Black Joy

Black Joy got some new faces | Black Joy – November 18 2022

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This newsletter is supposed to start off with something meaningful. Something poignant. Something that’s insightful and profound.

To keep it real with y’all, I don’t think any words can truly match the energy I feel about the growth of the Black Joy brand. Last week, we welcomed our latest new hire to the family. Danielle Buckingham will work alongside me reporting on all things jubilant and Black.

Alongside. That word feels invigorating to write after sustaining this brand alone for more than five years. I remember when I first started Black Joy’s predecessor, Black Magic Project. After chasing down breaking news as a night reporter, I would “clock out” around 11 p.m./midnight only to push through my exhaustion and stumble over sentence structures as I worked on positive stories from my community until dawn. And writing was only half the battle. I also had to wrestle with social media algorithms as I tried to promote stories online. I energized and empowered myself with an affirmation from Beyonce’s “Formation”:

I see it, I want it, I stunt, yellow-bone it

I dream it, I work hard, I grind ‘til I own it

It was a tiring time, but the voices of my community deserved to be heard in an industry with a history of profiting off Black trauma. I’m glad I continued to bet on my people. Now a series that focused on the melanin magic of Alabama has evolved into a nationwide brand focusing on the different ways we as Black people cultivate liberating joy in our lives. And a team of one is now a family of five who brings a spectrum of Black talent to the table.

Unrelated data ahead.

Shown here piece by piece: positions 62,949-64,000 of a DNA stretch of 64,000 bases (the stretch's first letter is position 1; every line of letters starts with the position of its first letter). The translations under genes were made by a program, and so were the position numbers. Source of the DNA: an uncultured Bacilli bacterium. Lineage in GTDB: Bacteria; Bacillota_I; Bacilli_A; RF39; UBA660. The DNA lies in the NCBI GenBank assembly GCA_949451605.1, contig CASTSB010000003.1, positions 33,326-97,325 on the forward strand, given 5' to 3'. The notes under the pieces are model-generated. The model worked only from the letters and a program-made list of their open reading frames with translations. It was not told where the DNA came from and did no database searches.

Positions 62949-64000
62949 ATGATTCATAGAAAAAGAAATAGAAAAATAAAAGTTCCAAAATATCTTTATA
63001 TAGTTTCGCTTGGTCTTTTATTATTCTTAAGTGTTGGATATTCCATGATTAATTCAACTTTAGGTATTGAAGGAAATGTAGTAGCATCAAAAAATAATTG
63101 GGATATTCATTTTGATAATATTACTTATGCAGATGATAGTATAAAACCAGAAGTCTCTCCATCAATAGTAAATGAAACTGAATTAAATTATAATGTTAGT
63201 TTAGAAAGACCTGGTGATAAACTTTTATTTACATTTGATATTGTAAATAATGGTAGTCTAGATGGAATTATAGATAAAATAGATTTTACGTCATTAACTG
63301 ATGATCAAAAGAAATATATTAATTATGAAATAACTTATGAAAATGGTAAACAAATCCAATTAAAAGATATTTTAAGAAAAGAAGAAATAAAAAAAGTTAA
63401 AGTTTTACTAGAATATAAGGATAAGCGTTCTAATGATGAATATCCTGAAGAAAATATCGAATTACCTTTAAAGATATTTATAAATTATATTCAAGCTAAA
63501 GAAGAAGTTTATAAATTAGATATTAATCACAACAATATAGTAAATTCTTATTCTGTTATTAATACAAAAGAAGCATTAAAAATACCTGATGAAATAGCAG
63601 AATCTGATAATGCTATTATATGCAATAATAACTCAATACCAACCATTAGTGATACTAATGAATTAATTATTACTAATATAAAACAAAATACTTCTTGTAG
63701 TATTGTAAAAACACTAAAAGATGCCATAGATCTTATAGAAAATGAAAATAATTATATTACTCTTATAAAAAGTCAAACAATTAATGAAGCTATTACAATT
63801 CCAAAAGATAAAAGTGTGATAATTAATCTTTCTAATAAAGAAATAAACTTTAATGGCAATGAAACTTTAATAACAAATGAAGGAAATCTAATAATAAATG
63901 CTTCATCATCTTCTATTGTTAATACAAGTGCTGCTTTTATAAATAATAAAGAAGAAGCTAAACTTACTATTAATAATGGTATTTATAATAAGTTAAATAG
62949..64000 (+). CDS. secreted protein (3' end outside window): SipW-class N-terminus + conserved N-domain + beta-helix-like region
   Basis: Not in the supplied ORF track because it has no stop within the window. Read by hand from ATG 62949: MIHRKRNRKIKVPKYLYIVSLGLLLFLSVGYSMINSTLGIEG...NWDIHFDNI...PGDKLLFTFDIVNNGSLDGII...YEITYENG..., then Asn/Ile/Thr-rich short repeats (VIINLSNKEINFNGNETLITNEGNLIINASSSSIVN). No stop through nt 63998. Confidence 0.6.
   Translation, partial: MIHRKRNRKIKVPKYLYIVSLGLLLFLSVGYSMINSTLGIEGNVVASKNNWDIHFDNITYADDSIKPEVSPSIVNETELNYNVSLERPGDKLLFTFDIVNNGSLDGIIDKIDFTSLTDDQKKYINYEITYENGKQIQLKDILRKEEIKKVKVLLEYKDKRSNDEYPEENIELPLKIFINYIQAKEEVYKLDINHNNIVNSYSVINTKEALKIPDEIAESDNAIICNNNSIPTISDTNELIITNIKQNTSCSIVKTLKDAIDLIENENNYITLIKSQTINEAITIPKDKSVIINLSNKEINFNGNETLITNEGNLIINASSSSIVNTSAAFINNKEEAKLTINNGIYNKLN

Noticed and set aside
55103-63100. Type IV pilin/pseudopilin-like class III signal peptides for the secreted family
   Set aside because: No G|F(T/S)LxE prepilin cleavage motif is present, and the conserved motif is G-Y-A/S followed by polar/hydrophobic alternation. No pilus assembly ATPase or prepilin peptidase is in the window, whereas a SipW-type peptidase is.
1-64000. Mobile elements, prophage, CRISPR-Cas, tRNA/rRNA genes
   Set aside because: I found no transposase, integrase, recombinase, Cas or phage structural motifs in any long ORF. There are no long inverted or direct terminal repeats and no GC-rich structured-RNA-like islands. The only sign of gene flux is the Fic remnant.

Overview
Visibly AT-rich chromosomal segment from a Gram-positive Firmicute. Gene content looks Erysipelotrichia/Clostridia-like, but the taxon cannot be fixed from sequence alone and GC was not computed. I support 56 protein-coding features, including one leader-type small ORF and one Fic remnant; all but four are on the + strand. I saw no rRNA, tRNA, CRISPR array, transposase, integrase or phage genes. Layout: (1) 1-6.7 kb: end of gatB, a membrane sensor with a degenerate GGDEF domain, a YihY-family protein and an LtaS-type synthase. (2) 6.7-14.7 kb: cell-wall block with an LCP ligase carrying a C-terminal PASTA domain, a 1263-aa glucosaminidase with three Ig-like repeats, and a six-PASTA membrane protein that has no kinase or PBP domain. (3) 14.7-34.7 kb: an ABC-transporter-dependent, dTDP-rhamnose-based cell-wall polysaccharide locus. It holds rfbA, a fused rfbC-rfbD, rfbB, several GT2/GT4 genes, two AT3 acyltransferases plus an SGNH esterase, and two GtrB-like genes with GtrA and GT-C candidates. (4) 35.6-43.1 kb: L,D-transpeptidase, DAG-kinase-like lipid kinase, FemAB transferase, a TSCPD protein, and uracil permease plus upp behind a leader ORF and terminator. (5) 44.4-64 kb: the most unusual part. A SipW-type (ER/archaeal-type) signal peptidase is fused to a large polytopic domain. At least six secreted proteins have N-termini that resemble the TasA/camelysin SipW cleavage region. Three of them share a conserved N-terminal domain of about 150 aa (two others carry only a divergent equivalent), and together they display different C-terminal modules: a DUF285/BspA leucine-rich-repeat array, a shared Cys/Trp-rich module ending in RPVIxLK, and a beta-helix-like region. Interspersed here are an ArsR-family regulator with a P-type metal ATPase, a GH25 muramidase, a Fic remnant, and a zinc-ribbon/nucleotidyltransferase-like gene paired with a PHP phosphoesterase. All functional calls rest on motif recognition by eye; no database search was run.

I don’t regret the sleepless nights that made this blessing possible. Around this time last year, I was penning this newsletter during the darkest moments of my life. The details of that is for another time, but long story short, the test became the testimony. The newsletter’s triple-digit percentage growth was occurring during those bleak days. I discovered a truth I didn’t internalize until I saw the numbers on paper: Abundance is always ours.

Chronicling and archiving y’all’s brightest moments has taught me this: Black joy is a birthright. It doesn’t bow down to the presence of oppression. It thrives despite it. It’s a legacy built up over generations – an everlasting life force you can always tap into even when you forget it’s there.

The way our journeys begin doesn’t determine how it will end. I hope your journey of joy is similar to mine, that it leads you to something meaningful, poignant, insightful and profound because you are all those glorious things.

Before the rest of the Black Joy fam says hello to you, we’re gonna hear from our Reckon sis Alexis Wray about some Black joy in the HBCU space. As always, shoot this newsletter to your loved ones so they can stay in the loop on what’s going on with #TeamAllSpice.

– Starr

Stocking up on the wealth at HBCUs

Robert F. Smith, the wealthiest Black man in America, standing with actress Angela Bassett at Morehouse College.

Lex Wray is my name, and HBCUs are my game. When it comes to Black joy, nothing makes me happier than seeing the HBCU community win.

As Reckon’s HBCU and Blackness reporter, stories based on more than just surviving but thriving is what I seek, and this week I found it when America’s richest Black man Robert F. Smith encouraged a pathway of wealth building for HBCU and minority serving institutions students.

The launch of his new Student Investment Program plans to provide 500 HBCU and MSI students with $1000 to invest and grow their own stock market portfolios.

“This program uniquely provides the tools, capital, education and community support necessary to equip the next generation to take control of their financial futures,” Smith wrote in a  statement announcing the program.

Read the rest of my story and pass it along to an HBCU student who would be perfect for this program.

Meet the Black Joy team

Danielle Buckingham (she/her/hers) - Black Joy reporter